Scaled-back 18-wheeler parking restrictions pull ahead to full San Antonio City Council

New proposal would ban overnight parking on most, but not all, city streets

SAN ANTONIO – A plan to further restrict 18-wheeler street parking in San Antonio is on the road again and headed to the full city council.

The Public Safety Committee voted Tuesday to put the latest proposal to prevent semi-trucks from parking overnight on most city streets onto an April city council agenda. However, the plan would not be up for a vote right away.

Some committee members appeared hesitant to give their full support because of the struggles truck drivers already face finding parking.

“It feels like right here, what we’re doing is we’re establishing an ordinance like this that will impact small businesses without seeking alternatives to support the businesses,” said Councilman Jalen McKee-Rodriguez (D2), who suggested first taking up the plan during one of the council’s “B-Sessions,” which are discussion-only.

Under state law, semi-trucks are already prohibited from parking overnight in residential subdivisions, and the city has additional restrictions extending to all hours of the day.

However, Councilman Manny Pelaez (D8) asked the city to consider expanding the ban beyond residential areas because of complaints about trucks legally parked and packed onto some commercial streets.

People who spoke at Tuesday’s meeting said they worry about safety and the damage large trucks could cause to roadways over time.

“It’s a problem that you’re going to see. It’s a map that the police chief is going to show you. It’s a problem. It is in every single one of the districts in the city,” Pelaez told the committee members at Tuesday’s meeting.

Pelaez submitted his request in May 2022, but it took until September 2023 to make it to the Public Safety Committee for the first time.

In that original proposal six months ago, San Antonio police recommended banning overnight parking for semi-trucks on every city street.

The committee voted at that time to send the plan to the full city council, but after additional research and outreach, a slightly altered proposal still ended up back on its Tuesday agenda.

Instead of a total ban, the updated proposal would ban overnight parking on streets within 1,000 feet of residential areas. That would raise the prohibited overnight parking areas in San Antonio from about 41% of the city to 78%.

But the question remains: where are the trucks supposed to go?

Private parking lots exist, but SAPD only found eight locations “in and around” San Antonio offering commercial vehicle parking, though it warned that was “not an all-inclusive list.”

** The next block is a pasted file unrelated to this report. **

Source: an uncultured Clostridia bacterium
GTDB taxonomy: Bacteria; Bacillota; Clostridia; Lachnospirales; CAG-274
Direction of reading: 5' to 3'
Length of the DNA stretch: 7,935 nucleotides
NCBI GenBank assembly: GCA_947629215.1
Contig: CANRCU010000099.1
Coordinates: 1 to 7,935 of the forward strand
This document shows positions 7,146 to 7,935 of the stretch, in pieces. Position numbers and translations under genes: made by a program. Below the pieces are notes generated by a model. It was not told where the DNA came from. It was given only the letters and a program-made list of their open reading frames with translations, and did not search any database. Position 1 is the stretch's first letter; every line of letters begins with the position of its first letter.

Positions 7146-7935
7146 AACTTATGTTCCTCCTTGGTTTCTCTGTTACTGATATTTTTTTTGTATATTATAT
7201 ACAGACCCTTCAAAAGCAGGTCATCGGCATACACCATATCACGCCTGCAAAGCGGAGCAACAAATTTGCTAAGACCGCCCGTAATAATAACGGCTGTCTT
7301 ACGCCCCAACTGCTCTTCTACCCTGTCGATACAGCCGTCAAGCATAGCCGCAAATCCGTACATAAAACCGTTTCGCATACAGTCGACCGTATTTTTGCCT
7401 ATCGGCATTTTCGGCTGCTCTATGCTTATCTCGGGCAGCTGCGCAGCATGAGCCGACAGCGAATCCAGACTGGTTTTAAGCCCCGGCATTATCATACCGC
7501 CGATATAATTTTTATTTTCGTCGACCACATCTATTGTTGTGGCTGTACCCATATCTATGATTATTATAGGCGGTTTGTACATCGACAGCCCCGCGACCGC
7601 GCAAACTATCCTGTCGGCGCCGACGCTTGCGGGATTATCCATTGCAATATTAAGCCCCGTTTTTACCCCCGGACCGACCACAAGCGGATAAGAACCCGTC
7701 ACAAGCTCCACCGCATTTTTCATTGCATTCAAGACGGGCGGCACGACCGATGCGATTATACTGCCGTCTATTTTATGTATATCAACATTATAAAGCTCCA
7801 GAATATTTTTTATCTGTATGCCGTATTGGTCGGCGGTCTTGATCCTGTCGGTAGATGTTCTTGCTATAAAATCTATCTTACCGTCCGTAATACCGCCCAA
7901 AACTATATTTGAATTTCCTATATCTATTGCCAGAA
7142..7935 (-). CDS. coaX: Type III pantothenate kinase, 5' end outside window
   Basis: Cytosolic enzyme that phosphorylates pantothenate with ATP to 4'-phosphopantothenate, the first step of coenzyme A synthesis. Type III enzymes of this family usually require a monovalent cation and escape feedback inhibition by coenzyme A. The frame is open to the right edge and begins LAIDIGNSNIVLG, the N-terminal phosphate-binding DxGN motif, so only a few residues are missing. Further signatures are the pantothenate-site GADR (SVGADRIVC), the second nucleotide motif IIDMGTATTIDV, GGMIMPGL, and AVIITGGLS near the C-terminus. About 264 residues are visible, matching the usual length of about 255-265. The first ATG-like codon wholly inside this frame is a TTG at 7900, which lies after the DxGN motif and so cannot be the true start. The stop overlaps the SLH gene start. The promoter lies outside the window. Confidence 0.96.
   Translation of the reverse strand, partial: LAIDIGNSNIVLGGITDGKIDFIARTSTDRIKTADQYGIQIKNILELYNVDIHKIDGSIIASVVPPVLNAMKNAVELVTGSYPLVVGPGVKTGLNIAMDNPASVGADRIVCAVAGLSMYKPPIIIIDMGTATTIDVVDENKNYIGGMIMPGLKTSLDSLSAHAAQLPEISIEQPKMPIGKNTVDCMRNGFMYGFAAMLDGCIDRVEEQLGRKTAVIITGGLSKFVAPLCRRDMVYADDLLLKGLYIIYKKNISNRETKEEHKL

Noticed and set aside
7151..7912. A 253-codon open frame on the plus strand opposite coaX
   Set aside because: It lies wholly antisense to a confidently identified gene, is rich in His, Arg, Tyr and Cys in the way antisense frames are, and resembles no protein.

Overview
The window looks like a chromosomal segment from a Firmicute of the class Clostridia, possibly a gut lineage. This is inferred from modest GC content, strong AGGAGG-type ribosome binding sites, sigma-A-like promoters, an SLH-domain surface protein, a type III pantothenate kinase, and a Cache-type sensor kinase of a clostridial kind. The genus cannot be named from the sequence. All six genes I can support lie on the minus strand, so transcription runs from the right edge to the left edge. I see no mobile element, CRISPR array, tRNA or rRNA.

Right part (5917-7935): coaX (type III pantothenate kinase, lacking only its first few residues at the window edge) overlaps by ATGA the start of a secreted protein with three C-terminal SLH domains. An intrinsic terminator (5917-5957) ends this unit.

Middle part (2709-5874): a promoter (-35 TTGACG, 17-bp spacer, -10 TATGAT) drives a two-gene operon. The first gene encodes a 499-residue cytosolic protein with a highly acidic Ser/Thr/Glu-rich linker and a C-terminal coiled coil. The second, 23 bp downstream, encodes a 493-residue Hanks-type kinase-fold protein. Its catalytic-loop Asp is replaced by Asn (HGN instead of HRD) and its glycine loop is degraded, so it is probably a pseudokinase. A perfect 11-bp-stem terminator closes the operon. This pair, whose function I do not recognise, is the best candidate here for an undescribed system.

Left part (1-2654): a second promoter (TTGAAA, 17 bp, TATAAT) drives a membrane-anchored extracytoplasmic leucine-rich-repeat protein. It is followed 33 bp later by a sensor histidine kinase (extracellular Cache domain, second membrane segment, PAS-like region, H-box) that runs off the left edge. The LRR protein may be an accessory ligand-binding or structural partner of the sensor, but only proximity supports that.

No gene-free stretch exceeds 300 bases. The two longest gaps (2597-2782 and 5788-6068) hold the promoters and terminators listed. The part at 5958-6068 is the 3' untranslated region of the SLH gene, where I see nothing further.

The lots are also already packed. One truck yard that didn’t appear on SAPD’s list told KSAT in September that it had a waitlist more than 50 trucks long, and the other lots its operators knew of had waitlists, too.

David Olson, the co-founder of the truck parking chain Riggy’s, said his company is building a new location with about 200 spots off of I-10 on the East Side. Riggy’s research found there are roughly 4,200 trucks within 25 miles of San Antonio, not counting larger operators, which often have their own lots.

“It’s tough,” Olson said of the dilemma local truckers face with tightened street parking restrictions. “They park there because they don’t have an option, not because they necessarily want to.”

SAPD Chief William McManus said the city sent out more than 400 informational mailers to trucking companies to gather input and held two meetings in February, though only a handful of people actually attended.

“My interpretation of that (is) there was just not that much interest,” McManus said.

Michael Valdez, whose grandfather and uncle are truck drivers, told the committee he was one of the few people who attended the meetings. He questioned whether the city’s efforts could truly count as outreach.

“When truck drivers are on the road working, unable to attend these two meetings because they are out working providing for their families?” Valdez questioned.

Other large Texas cities have already clamped down on street parking for tractor-trailers outside residential areas.

Dallas only allows 18-wheelers to park for repairs or to load or unload, and Fort Worth only permits parking for up to two hours.

Like the original proposal the Public Safety Committee considered in September, Houston bans parking on all public streets between 2 a.m. and 6 a.m., except for loading and unloading.

Like San Antonio, Austin does not currently restrict street parking for 18-wheelers outside of residential areas.

About the Authors

Garrett Brnger is a reporter with KSAT 12.

Luis Cienfuegos is a photographer at KSAT 12.

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